# Apply the matched filter
x_mf = rrcf(x_rrcf)

# Instantiate a downsampling layer
ds = Downsampling(samples_per_symbol, rrcf.length-1, num_symbols)

# Recover the transmitted symbol sequence
x_hat = ds(x_mf)

# Visualize the different signals
plt.figure(figsize=(12, 8))
plt.plot(np.real(x_us[0]), "x")
plt.plot(np.real(x_rrcf[0, rrcf.length//2:]))
plt.plot(np.real(x_mf[0, rrcf.length-1:]));
plt.legend([r"Oversampled sequence of QAM symbols $x_{us}$",
            r"Transmitted sequence after pulse shaping $x_{rrcf}$",
            r"Received sequence after matched filtering $x_{mf}$"]);

We can see nicely from the above figure that the signal after matched filtering overlaps almost perfectly with the oversampled sequence of QAM symbols at the symbol times. As further verification, we will next show a scatter plot of the transmitted and recovered symbols and compute the mean-squared error (MSE) between them. As one can see, the MSE is not zero, which is due to truncation of the filter to finite length. The MSE can be reduced by making the filter longer or by increasing the roll-off factor.

Give it a try and change span_in_symbols above to a larger number, e.g., 100. This will reduce the MSE by around 26dB.

plt.scatter(np.real(x_hat), np.imag(x_hat));
plt.scatter(np.real(x), np.imag(x));
plt.legend(["Transmitted", "Received"]);
plt.title("Scatter plot of the transmitted and received QAM symbols")
print("MSE between x and x_hat (dB)", 10*np.log10(np.var(x-x_hat)))
MSE between x and x_hat (dB) -53.42741012573242

Investigating the ACLR

An important metric of waveforms is the so-called adjacent channel leakage power ratio, or short ACLR. It is defined as the ratio of the out-of-band power and the in-band power. One can get a first idea of the ACLR by looking at the power spectral density (PSD) of a transmitted signal.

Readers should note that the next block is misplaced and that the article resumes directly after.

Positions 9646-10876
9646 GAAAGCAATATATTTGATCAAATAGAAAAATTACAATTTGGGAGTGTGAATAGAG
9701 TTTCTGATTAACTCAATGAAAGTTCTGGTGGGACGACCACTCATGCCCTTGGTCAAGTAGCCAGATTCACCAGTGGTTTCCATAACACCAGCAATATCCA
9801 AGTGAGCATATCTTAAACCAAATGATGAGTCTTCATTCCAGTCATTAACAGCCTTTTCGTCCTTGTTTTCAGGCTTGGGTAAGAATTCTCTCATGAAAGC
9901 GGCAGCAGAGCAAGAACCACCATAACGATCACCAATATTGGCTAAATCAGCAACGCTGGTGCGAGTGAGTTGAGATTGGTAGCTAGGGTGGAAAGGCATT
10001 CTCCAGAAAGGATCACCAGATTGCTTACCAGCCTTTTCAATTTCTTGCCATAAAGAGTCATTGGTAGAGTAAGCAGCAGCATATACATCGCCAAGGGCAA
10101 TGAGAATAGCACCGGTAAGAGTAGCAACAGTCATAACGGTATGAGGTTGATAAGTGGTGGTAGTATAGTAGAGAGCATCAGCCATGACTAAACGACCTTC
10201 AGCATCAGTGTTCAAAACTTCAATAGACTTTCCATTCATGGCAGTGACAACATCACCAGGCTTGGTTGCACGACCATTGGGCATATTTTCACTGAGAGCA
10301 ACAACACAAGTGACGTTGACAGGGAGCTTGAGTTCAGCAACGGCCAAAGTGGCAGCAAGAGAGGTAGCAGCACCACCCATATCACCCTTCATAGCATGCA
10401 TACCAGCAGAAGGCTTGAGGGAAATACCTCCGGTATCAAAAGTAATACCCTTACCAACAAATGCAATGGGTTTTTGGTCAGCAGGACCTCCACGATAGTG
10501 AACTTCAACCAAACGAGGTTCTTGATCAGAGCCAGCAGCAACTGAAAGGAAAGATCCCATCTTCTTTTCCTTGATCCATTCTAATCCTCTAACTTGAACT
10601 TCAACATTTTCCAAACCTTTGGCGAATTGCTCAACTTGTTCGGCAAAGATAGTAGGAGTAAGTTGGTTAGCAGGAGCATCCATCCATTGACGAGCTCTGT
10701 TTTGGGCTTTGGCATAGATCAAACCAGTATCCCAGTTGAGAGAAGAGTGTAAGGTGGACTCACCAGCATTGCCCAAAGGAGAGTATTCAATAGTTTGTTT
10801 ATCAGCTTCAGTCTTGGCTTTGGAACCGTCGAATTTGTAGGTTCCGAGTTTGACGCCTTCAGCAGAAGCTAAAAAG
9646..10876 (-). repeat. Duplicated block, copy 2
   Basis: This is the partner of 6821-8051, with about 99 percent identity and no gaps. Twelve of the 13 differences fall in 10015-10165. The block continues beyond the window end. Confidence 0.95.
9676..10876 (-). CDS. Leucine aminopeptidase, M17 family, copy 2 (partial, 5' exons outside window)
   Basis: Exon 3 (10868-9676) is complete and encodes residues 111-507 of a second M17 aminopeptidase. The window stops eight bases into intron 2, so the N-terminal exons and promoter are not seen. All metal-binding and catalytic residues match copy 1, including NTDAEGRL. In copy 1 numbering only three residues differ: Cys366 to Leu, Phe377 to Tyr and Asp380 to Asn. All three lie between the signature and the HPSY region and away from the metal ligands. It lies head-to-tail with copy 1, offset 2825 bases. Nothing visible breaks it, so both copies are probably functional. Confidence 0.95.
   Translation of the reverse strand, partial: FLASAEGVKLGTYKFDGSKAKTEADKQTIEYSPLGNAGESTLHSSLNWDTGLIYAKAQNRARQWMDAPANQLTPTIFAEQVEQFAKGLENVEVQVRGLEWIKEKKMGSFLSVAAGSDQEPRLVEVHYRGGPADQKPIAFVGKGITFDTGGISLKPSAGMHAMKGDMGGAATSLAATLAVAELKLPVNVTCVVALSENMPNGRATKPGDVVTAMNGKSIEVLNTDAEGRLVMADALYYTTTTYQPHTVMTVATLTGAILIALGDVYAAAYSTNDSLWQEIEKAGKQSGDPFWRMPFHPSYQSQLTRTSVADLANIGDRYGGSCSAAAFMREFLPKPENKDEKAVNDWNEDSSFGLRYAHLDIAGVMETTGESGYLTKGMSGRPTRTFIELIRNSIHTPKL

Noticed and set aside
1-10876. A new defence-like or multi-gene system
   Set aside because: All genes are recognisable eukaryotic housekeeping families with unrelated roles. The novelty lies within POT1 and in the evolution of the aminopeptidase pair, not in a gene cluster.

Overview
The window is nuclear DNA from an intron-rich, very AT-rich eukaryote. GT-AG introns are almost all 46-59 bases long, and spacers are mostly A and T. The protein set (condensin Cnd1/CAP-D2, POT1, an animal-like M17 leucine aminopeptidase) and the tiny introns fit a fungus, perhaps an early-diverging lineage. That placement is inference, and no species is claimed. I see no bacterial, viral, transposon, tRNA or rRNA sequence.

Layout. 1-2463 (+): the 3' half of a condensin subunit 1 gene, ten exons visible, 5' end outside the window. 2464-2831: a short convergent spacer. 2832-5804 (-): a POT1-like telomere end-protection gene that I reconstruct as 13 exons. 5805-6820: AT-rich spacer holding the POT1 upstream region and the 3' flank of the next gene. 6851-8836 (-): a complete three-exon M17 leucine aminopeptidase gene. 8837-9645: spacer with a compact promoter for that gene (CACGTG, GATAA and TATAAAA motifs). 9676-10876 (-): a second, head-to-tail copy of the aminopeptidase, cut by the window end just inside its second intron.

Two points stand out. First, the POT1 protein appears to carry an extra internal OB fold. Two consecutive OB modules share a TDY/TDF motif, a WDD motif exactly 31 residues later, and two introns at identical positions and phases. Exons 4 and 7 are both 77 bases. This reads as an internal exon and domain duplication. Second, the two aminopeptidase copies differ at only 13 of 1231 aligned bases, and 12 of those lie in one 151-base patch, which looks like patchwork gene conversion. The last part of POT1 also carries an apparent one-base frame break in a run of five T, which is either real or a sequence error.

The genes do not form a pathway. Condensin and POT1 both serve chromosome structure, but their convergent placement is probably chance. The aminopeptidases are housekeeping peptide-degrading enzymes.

empirical_psd(x_rrcf, oversampling=samples_per_symbol, ylim=[-100, 3]);

The in-band is defined by the interval from [-0.5, 0.5] in normalized frequency. Due to the non-zero roll-of factor, a significant amount of energy is located out of this band. The resulting ACLR can be computed with the following convenience function:

aclr_db = 10*np.log10(empirical_aclr(x_rrcf, oversampling=samples_per_symbol))
print("Empirical ACLR (db):", aclr_db)
Empirical ACLR (db): -13.801279067993164

We can now verify that this empirical ACLR is well aligned with the theoretical ACLR that can be computed based on the magnitude response of the pulse-shaping filter. Every filter provides this value as the property Filter.aclr.

print("Filter ACLR (dB)", 10*np.log10(rrcf.aclr))
Filter ACLR (dB) -13.805673122406006

We can improve the ACLR by decreasing the roll-off factor \(\beta\) from 0.22 to 0.1:

print("Filter ACLR (dB)", 10*np.log10(RootRaisedCosineFilter(span_in_symbols, samples_per_symbol, 0.1).aclr))
Filter ACLR (dB) -17.342106103897095


Windowing can be used to improve the spectral properties of a truncated filter. For a filter of length \(L\), a window is a real-valued vector of the same length that is multiplied element-wise with the filter coefficients. This is equivalent to a convolution of the filter and the window in the frequency domain.

Let us now create a slightly shorter root-raised-cosine filter and compare its properties with and without windowing. One can see that windowing leads to a much reduced out-of-band attenuation. However, the passband of the filter is also broadened which leads to an even slightly increased ACLR.

span_in_symbols = 8 # Filter span in symbols
samples_per_symbol = 8 # Number of samples per symbol, i.e., the oversampling factor

rrcf_short = RootRaisedCosineFilter(span_in_symbols, samples_per_symbol, beta)
rrcf_short_blackman = RootRaisedCosineFilter(span_in_symbols, samples_per_symbol, beta, window="blackman")

rrcf_short_blackman.window.show(samples_per_symbol, domain="frequency", scale="db")

plt.title("Impulse response without windowing")

plt.title("Impulse response with windowing")

rrcf_short.show("magnitude", "db")
plt.title("Magnitude response without windowing")

rrcf_short_blackman.show("magnitude", "db")
plt.title("Magnitude response with windowing")

print("ACLR (db) without window", 10*np.log10(rrcf_short.aclr))
print("ACLR (db) with window", 10*np.log10(rrcf_short_blackman.aclr))
ACLR (db) without window -13.982985019683838
ACLR (db) with window -12.624131441116333